“I wanna eeeeeat,” she whined, as if she’d been waiting all morning for her breakfast.

I guess I’m making the roast after breakfast. No big deal. Plenty of time.

I noticed that Reese’s pajama pants were damp.

“Reese, did you pee through your pull-up?”

“I did.”

“And is your bed wet?”

“It is.”

I stripped her bed and changed her clothes. While I was at it, I got myself and Allie dressed too. Then I started her sheets in the washer and made us each a separate breakfast - Cheerios for Reese, oatmeal for me, mashed banana for Allie.

After I cleaned up breakfast, I sent Reese off to play and put Allie in her bouncy chair (at my feet, of course, because I’m not allowed to leave her sight). I was peeling the second onion when Reese appeared behind me, holding up a Wal-Mart bag.

“Mommy, I wanna do this.” It was the supplies we had bought the day before to make Mother’s Day cards.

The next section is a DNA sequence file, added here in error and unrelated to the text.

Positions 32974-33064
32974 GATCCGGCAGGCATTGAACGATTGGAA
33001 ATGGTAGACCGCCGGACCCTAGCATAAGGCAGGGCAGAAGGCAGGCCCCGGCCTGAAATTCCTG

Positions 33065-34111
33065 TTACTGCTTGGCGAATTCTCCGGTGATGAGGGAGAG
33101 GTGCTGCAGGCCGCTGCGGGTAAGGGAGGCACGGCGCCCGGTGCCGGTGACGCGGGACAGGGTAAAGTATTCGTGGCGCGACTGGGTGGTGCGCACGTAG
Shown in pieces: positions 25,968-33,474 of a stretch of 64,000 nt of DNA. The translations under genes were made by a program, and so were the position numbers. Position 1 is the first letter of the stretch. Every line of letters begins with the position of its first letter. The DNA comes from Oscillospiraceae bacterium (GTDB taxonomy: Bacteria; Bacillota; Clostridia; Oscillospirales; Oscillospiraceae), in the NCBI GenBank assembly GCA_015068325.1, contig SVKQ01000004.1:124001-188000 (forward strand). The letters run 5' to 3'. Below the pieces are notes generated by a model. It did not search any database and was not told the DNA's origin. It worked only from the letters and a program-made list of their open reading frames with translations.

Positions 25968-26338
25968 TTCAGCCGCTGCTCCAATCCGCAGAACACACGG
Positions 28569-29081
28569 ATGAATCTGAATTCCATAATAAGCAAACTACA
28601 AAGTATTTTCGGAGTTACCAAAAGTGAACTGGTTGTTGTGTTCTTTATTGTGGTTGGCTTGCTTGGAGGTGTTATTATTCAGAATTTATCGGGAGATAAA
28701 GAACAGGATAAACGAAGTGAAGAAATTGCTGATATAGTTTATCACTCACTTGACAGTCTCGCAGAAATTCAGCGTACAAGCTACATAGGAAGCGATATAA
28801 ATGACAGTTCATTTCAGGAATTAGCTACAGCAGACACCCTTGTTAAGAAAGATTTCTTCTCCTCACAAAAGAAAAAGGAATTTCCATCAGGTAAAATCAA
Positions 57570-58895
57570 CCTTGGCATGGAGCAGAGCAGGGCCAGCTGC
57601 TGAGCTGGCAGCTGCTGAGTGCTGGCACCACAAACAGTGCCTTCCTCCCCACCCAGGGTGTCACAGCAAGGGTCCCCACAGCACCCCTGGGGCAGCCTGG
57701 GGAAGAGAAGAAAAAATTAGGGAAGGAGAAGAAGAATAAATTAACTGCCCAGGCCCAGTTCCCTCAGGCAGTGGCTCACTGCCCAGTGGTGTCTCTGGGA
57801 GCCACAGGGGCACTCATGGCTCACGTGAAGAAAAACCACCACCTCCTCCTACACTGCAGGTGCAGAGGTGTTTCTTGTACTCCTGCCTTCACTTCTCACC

I was thrilled. She can make cards. I can peel and chop. What could go wrong?

Well, nothing if the bag of supplies didn’t contain a bottle of Elmer’s glue and three tubes of glitter. I totally should have known better.

I spread out the tablecloth and all of the supplies. I went back to the counter and picked up the peeler. Then Allie started crying. She wanted me to hold her. She does this a lot. People tell me to let her cry, but I rarely do. Plus, I knew her crying would lead to me rushing, which would no doubt end in some kind of accidental potato peeler or Cutco knife injury.

I strapped Allie into the Baby Bjorn. (Yeah, I know. Much safer, right? Now both of our fingers were in danger). I started peeling the carrots – now at arms length because of Little Miss Grabby Hands, and I had to stop every 30 seconds or so to monitor the glitter situation over my shoulder.

It was not going well. Apparently, my little glue-sprinkle-shake demo went in one ear and out the other. I had to keep running over to stop her from sprinkling the whole tube of glitter onto one dab of glue, and she needed several reminders to decorate only the cards and not the table or her chair – or herself.